Climate change’s ramifications on wine regions are profound in both extremely negative and, sometimes, surprisingly positive ways. For instance, how often have we heard in recent years of a warm winter triggering an early bud-break that is then obliterated by a late-spring frost? Or, of increased wildfires and smoke-taint. Of wineries unable to secure insurance against the increased threats of nature? These stories rightfully belong above the fold in our news feeds, but some places are benefiting from the warmer trends by achieving ripeness in their grapes more reliably. In Cornas — a tiny, Syrah-based appellation along the Rhône River in France — the winegrowers no longer worry about underripe grapes and bitter, astringent tannins in their wines. Nor do they need to educate consumers that their product needs 10 years of aging to be ready to drink. Modern-day Cornas has immediate pleasures while maintaining the ability to age beautifully. In an era when hardly anyone “lays down a vintage,” Cornas hits a certain sweet spot that levels accessibility with seriousness.
If this sounds like a short-term victory, it is. All bets are off as to where many wine appellations will be in the future, including Cornas. But for now, these Syrah-based wines are enjoying a golden age of balance.
And yes, this is Syrah we are talking about — a red grape that is so thoroughly out of fashion because of a lingering aftertaste of early aughts Aussie Shiraz.
If you are new to Cornas and Northern Rhône reds, do not get hung up on Syrah. Even though it is mandated as a 100% Syrah-based wine, Cornas is more about The Place than The Grape. It is a rugged and undulating landscape largely chiseled in granite. The terrain is diverse, and so are the ambitions of its winemakers. And the wines? Well, at times they may fool you into thinking they are a Burgundian Pinot Noir dressed in the tannic clothes of Malbec. They can smell like olives and bacon as much as blackberries and plums. Rather than being a jammy, fire-breathing dragon, they often saunter gracefully across the palate.
So let’s say hello to this wild, structured and wonderfully savory wine.
What is Cornas AOC?
Cornas (pronounced cohr-NAH) is a protected red wine of origin from a defined geographical area on the western bank of the Rhône River in the Ardèche department of the Auvergne-Rhône-Alpes. Made entirely of Syrah, it is the only red varietal Northern Rhône wine, and differs from other Syrah-focused wines because of its mixture of richness and agility on the palate, as well as a mineral-like finish.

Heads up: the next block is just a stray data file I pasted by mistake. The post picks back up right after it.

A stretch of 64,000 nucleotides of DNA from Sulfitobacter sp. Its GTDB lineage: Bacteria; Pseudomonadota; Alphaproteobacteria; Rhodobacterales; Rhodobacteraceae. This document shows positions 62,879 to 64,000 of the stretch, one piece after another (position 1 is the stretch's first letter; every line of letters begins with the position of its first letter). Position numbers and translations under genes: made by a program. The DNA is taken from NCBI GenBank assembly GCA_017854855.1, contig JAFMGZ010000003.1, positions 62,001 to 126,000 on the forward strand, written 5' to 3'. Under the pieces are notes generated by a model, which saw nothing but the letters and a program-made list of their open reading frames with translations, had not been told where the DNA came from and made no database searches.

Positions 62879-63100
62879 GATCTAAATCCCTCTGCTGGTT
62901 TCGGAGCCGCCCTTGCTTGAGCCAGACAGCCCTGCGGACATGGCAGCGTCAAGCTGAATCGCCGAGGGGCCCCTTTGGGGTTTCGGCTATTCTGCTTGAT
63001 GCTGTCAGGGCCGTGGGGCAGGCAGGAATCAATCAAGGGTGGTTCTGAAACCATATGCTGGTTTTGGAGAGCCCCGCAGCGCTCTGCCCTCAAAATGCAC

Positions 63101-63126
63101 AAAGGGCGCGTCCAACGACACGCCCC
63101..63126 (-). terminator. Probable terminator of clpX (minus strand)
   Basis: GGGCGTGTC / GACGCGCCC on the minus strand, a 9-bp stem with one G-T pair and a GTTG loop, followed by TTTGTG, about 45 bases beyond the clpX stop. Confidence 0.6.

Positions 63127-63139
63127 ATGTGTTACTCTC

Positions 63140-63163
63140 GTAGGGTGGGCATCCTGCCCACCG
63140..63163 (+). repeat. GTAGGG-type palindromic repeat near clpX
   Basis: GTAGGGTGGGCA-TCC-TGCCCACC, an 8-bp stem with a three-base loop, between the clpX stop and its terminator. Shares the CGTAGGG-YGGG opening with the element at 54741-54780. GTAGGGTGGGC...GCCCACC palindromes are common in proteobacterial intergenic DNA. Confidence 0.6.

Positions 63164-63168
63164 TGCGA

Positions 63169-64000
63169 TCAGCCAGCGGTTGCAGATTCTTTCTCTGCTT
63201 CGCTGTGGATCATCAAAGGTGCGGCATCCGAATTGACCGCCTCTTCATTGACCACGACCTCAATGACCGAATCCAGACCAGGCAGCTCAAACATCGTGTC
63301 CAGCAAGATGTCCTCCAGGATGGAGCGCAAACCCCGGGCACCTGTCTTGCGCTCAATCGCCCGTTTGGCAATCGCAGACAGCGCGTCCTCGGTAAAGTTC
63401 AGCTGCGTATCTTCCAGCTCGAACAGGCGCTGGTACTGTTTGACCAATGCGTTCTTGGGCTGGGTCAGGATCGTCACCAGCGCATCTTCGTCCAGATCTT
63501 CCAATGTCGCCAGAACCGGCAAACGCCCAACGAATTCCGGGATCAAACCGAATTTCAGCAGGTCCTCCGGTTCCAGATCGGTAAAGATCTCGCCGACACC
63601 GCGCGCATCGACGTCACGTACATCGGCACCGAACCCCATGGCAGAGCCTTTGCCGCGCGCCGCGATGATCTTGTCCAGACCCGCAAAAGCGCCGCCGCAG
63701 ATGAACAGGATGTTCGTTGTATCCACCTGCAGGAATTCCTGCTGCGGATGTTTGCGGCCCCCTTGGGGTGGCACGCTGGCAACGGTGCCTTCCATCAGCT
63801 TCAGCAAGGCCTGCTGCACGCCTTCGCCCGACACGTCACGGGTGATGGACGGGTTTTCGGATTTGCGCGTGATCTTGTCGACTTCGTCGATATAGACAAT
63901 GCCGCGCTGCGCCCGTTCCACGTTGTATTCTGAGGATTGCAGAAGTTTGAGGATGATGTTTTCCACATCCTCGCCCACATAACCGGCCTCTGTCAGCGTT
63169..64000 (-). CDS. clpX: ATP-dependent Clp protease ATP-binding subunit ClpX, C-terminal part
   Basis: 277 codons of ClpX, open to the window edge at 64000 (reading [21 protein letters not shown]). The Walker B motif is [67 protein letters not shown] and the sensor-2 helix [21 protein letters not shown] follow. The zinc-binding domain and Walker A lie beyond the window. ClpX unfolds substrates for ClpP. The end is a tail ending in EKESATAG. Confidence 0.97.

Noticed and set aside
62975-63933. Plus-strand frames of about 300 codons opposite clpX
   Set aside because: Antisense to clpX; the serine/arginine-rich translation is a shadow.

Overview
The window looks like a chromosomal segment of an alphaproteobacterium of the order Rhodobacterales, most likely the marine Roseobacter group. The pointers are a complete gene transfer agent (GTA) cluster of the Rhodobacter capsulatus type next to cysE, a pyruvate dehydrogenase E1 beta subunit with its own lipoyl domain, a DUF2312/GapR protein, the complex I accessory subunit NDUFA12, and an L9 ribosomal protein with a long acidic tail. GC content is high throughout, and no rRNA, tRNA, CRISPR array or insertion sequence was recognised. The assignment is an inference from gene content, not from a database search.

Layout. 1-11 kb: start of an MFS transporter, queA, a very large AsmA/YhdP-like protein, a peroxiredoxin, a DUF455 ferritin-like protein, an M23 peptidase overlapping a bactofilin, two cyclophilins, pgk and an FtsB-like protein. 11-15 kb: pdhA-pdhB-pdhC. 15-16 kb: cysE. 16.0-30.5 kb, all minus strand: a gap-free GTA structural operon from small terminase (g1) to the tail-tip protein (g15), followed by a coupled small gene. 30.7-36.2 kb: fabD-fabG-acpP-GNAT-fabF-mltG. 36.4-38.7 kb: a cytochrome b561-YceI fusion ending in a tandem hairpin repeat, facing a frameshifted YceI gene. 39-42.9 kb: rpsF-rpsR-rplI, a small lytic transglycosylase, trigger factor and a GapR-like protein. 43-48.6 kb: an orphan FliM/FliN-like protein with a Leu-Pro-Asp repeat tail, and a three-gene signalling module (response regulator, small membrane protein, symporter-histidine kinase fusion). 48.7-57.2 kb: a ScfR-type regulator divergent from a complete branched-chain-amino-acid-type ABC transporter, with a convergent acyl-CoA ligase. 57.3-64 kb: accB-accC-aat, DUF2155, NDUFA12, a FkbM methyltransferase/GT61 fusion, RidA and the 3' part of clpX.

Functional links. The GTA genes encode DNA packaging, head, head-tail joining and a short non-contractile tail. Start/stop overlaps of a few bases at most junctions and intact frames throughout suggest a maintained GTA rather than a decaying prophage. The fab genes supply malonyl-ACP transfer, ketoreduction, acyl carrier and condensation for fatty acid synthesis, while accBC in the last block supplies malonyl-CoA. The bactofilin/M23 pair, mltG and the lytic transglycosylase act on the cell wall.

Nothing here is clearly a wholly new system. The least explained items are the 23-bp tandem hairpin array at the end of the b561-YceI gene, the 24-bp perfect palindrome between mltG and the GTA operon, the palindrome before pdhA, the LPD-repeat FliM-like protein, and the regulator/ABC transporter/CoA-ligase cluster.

It is not a large appellation: only 110 hectares are under vine, producing roughly 4,000 hectoliters of wine annually. However, within that framework, some of the most coveted red wines in the world are made, most notably from Domaine Auguste Clape, Thierry Allemand and especially the limited stock of back vintages from Noël Verset.
3 Reasons to Try Cornas
- Because of Minerality – You don’t have to be a rock-licker to appreciate the taunt precision of minerality in Cornas’ best wines. This trait — which can appear as the aromas of a rainstorm on the nose, or unify the wine on the finish with a gentle lift like you get with mineral water — is a bit mysterious and its origins are the subject of fervent debate. But it is present in Cornas, and if there is a culprit, it would likely be the region’s granite-based soils. What keeps Cornas’ version of Syrah from running away like a semi-tractor that’s lost its brakes is its abundant minerality. Your mission, with this first taste, is to get acquainted with it.
- Because of Heroes – There are two sides of Cornas, neither of which are noted on the label. One is on the lower reaches facing the river, and while these vineyards offer serviceable Syrah, they hardly scream of place. The other Cornas — the one we want to seek out — comes from the steep hills to the west, where vineyards are labor intensive and the work is “heroic.” Here the rewards of toil are tenfold: well-drained, sheltered from the wind, and ripened by trapped heat, the grapes from this part of Cornas are precious.